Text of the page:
KNOXVILLE, Tenn. — The newest numbers from the Tennessee Suicide Prevention Network show the rate of suicide by children ages 10 to 17 has gone up.
"This is not specific to Tennessee but this is a national issue," Tennessee Suicide Prevention Network Director Amy Dolinky said.
She said as the times change, so do the barriers young people encounter and sometimes, that can make things difficult.
"The experiences youth are having are very different to even one or two generations beyond that," she said. "We're trying to figure out what impacts young folks when we're losing so many people."
Learning about the impact is something Melissa Rose said is at the core of what she does. She's a family trauma specialist in Knoxville and part of her job is to help parents help their children.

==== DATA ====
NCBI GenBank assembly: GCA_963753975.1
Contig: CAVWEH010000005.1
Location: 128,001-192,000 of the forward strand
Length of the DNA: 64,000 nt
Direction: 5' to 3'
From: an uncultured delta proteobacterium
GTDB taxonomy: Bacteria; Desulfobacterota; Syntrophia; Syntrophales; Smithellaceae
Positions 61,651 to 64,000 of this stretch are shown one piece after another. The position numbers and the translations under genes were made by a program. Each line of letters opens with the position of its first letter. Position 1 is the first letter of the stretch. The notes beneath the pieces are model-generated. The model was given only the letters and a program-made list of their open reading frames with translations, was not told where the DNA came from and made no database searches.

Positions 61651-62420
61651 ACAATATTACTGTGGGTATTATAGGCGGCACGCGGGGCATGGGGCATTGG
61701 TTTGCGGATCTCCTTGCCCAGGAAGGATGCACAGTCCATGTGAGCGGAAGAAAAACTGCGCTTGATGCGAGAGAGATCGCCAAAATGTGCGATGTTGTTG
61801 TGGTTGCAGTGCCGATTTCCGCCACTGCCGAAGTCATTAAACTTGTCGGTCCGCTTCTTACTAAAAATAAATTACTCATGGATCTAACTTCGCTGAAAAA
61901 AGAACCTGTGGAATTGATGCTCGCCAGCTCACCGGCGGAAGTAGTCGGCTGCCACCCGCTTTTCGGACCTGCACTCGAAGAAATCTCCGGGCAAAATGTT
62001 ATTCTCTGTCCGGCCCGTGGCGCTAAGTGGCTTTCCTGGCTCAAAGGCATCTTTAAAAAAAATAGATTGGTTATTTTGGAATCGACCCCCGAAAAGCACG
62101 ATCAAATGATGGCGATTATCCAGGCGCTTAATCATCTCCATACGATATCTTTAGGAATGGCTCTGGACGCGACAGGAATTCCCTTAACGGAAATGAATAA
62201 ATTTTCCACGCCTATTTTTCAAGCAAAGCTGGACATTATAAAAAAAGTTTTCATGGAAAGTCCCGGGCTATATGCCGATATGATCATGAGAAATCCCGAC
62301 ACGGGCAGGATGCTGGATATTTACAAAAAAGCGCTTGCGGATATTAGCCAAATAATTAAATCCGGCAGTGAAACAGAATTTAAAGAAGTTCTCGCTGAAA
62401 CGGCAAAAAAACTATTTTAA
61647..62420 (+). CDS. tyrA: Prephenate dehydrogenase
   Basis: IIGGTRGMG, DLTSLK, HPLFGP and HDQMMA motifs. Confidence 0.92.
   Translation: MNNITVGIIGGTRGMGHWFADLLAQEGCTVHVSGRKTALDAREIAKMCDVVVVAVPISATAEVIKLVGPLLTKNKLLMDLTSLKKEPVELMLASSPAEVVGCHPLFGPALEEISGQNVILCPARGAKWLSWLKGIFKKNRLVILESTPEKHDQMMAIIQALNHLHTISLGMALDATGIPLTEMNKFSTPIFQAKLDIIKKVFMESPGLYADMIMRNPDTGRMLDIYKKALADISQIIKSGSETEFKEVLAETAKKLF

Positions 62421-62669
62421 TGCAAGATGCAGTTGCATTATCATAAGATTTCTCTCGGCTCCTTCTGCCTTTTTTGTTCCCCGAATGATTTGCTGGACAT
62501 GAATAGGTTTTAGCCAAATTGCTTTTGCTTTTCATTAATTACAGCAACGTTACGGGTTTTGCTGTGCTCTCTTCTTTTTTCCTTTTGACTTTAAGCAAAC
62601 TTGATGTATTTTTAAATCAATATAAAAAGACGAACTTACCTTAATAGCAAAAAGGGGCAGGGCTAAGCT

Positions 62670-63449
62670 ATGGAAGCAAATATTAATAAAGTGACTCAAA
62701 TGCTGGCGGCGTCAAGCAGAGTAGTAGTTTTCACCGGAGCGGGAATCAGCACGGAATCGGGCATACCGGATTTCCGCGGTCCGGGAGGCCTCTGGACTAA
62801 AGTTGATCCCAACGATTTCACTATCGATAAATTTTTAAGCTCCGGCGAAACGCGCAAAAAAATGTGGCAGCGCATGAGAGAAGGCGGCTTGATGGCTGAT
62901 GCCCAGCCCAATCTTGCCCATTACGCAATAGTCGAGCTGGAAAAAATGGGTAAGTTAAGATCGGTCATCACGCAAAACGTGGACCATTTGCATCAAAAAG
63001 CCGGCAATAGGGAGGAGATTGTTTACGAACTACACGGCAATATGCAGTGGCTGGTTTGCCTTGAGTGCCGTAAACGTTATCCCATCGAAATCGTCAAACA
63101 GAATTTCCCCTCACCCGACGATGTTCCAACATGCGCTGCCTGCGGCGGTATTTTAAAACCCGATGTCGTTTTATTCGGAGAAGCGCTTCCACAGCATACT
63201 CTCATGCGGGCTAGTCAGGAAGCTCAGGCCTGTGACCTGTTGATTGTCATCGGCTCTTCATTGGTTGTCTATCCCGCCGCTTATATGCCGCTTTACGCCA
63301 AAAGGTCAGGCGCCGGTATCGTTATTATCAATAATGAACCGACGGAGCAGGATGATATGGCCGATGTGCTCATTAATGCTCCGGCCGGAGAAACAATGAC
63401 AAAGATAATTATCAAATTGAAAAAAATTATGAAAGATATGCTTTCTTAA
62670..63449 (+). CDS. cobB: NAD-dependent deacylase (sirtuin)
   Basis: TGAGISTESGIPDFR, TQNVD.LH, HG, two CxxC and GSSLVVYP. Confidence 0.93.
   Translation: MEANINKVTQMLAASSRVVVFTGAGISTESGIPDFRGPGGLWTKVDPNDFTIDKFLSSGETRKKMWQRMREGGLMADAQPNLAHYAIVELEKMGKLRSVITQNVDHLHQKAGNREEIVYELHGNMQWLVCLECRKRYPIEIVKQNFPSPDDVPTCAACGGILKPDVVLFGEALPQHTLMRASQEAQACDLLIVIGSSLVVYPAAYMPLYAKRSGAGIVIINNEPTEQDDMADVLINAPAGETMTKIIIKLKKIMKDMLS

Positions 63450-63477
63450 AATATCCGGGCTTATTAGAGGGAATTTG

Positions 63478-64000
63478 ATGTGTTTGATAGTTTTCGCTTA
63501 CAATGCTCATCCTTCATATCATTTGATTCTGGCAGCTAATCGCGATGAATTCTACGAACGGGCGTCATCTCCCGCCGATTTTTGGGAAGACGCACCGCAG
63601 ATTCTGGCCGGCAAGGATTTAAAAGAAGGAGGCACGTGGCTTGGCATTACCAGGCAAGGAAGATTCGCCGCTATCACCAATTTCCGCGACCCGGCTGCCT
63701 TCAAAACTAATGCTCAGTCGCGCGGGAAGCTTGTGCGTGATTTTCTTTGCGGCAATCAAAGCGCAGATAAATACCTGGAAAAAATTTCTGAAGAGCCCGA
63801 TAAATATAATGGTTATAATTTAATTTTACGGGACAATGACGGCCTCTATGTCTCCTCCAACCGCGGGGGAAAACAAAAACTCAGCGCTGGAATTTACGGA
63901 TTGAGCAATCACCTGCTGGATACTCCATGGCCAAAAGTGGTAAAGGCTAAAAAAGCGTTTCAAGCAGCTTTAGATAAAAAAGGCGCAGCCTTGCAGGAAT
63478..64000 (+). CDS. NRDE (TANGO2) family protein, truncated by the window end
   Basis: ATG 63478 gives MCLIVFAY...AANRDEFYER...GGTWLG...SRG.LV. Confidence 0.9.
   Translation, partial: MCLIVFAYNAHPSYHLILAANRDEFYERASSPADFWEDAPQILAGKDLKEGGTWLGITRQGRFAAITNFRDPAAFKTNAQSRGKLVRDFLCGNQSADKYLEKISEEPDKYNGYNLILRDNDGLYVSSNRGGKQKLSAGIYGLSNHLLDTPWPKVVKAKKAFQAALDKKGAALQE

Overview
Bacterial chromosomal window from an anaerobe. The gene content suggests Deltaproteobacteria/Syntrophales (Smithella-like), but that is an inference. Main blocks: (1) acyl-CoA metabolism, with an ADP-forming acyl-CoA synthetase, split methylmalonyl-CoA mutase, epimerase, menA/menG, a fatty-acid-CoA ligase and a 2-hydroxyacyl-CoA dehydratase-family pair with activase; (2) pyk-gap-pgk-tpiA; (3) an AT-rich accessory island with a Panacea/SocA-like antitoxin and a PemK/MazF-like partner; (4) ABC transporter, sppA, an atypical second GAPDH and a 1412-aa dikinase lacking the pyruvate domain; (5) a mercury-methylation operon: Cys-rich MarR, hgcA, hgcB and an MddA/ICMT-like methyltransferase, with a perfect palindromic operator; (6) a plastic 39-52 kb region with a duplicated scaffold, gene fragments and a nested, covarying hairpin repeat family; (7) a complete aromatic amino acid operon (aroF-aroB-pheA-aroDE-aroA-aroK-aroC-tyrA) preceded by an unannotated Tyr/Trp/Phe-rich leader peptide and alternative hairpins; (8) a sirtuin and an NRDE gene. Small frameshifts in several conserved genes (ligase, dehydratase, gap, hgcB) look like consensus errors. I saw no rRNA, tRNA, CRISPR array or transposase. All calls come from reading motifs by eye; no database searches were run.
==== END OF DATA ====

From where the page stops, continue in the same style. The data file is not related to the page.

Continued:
"What we try to do is arm them with the tools they need to say how they feel," she said. "We're doing a better job of being aware but we are still way off."
Rose said the way you address mental health varies by age but it is nonetheless important.
"We know that little kids learn best through play, so we try to help them that way," Rose said. "But as they get older a lot of it is about trust and providing them with space to process how they feel."
Dolinky agrees. She said many people don't know where to start when it comes to helping young people and many end up relying on their friends.
"What we see is a lot of teens depending on other teens and that's hard because they are not equipped for trauma," she said. "But for adults, have the ability to sit down with someone and say it's okay, it's okay."
The Tennessee Suicide Network has a crisis line. For access to a trained crisis counselor, you can text "TN" to 741741.